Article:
Center Created to House Green Organizations Will Soon Open

Photo: The David Brower Center (shown above)-set to open May 10-will house between 10 to 16 organizations. Seventy-five percent of its free space has been leased already.
Victoria Chow/Staff
The David Brower Center (shown above)-set to open May 10-will house between 10 to 16 organizations. Seventy-five percent of its free space has been leased already.

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Two years after construction began in a better economic climate, a multi-million dollar center designed mainly for green and non-profit-minded organizations will soon open its doors.

The David Brower Center, located in Downtown Berkeley and set to open on May 10, was designed to accommodate educational and art programs and contains four floors of office space available for lease.

According to Amy Tobin, executive director of the center, 53 percent of the building's materials are recyclable and 40 percent of the energy comes from solar panels.

"We have everything from maximum daylight in our office to non-toxic paint," she said.

The center has been largely unaffected by the difficult economic times that the country is facing, according to Shelly Rae Comer, the center's executive assistant.

"We had so many grants and donors in place (before the current economic downturn) that it really didn't affect us," Comer said. "Obviously, we were concerned because our building still needed to be occupied, but so far, it seems that things are going very well."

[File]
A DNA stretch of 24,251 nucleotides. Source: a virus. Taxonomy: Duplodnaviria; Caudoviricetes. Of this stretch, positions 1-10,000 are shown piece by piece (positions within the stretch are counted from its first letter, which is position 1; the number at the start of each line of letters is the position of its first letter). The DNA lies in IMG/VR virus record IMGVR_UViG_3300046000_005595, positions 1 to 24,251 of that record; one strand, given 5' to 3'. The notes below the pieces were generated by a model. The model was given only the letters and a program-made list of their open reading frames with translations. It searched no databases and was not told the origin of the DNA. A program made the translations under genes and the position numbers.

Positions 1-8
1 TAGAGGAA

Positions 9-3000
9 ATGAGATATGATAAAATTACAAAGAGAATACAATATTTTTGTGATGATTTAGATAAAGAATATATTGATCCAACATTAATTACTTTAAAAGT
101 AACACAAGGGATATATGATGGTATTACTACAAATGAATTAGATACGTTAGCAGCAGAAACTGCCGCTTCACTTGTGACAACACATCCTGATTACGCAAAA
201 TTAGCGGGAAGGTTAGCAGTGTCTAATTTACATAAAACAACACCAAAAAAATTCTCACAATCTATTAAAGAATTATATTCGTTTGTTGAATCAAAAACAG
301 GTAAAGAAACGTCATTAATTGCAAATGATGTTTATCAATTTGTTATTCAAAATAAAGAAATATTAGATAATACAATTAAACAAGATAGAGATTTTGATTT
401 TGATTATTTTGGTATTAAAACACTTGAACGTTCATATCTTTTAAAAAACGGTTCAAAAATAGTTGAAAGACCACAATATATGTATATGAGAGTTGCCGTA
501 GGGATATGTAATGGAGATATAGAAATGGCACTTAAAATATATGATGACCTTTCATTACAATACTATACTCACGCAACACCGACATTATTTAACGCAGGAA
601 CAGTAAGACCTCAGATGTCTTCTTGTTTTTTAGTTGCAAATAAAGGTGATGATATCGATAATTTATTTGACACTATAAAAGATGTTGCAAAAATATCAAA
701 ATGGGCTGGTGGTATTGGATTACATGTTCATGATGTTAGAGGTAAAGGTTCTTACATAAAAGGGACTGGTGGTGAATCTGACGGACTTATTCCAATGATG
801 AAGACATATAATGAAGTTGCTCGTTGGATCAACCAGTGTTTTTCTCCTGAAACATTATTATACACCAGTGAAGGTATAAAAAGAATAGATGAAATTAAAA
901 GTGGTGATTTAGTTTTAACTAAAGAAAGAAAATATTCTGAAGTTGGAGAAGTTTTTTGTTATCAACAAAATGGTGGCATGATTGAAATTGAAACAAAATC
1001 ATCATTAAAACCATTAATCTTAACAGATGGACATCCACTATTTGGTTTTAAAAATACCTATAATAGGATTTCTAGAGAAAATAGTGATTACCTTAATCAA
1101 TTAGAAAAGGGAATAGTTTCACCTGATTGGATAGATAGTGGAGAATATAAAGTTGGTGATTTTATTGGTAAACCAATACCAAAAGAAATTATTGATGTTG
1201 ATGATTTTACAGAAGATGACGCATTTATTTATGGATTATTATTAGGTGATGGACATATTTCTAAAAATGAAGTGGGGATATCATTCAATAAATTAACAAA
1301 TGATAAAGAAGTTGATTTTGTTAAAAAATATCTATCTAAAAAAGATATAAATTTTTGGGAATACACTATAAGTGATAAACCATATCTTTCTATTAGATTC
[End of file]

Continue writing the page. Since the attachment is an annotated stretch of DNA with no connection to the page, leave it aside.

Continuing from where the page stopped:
According to Tobin, the center has room for about 10 to 16 organizations and 75 percent of its free space has already been leased.

While the center aims to lease its space mostly to nonprofits, it also accommodates for-profit organizations that are working to promote environmental and social action. Current tenants include the Center for Ecoliteracy, the Earth Island Institute and International Rivers.

The center was financed through a combination of funds from capital campaigning and donations, according to Tobin.

She said the center was built in partnership with Oxford Plaza, a city-funded complex of affordable housing units that shares the lot with the center.

Councilmember Darryl Moore said that the center's green message will keep its finances afloat despite the recession.

"People are a little cautious because of (the economy), particularly nonprofits, but I don't think it will have a huge impact," he said. "We're pushing the green quarter, this whole area is becoming known for it. So I think while it may have some slow-down, I do think that they're going to be OK."


Contact Elizabeth Chang at [email protected]

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